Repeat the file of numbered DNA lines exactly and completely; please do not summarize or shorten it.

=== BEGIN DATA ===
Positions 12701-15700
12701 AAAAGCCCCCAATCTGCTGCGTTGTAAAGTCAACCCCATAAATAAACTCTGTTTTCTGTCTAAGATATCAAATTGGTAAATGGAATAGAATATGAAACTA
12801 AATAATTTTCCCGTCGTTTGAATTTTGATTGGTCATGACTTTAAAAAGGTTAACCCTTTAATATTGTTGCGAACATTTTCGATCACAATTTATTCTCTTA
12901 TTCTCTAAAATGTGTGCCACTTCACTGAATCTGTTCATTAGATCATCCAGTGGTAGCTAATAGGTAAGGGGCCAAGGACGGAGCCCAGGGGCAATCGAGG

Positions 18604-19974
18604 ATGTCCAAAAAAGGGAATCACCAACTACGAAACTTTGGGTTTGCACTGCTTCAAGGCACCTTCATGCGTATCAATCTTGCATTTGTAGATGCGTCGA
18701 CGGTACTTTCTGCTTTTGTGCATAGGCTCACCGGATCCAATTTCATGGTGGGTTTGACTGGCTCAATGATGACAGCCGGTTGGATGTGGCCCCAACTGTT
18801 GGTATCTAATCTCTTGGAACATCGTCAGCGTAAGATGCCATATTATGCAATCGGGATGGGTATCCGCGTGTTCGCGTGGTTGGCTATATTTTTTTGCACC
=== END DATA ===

Positions 12701-15700
12701 AAAAGCCCCCAATCTGCTGCGTTGTAAAGTCAACCCCATAAATAAACTCTGTTTTCTGTCTAAGATATCAAATTGGTAAATGGAATAGAATATGAAACTA
12801 AATAATTTTCCCGTCGTTTGAATTTTGATTGGTCATGACTTTAAAAAGGTTAACCCTTTAATATTGTTGCGAACATTTTCGATCACAATTTATTCTCTTA
12901 TTCTCTAAAATGTGTGCCACTTCACTGAATCTGTTCATTAGATCATCCAGTGGTAGCTAATAGGTAAGGGGCCAAGGACGGAGCCCAGGGGCAATCGAGG

Positions 18604-19974
18604 ATGTCCAAAAAAGGGAATCACCAACTACGAAACTTTGGGTTTGCACTGCTTCAAGGCACCTTCATGCGTATCAATCTTGCATTTGTAGATGCGTCGA
18701 CGGTACTTTCTGCTTTTGTGCATAGGCTCACCGGATCCAATTTCATGGTGGGTTTGACTGGCTCAATGATGACAGCCGGTTGGATGTGGCCCCAACTGTT
18801 GGTATCTAATCTCTTGGAACATCGTCAGCGTAAGATGCCATATTATGCAATCGGGATGGGTATCCGCGTGTTCGCGTGGTTGGCTATATTTTTTTGCACC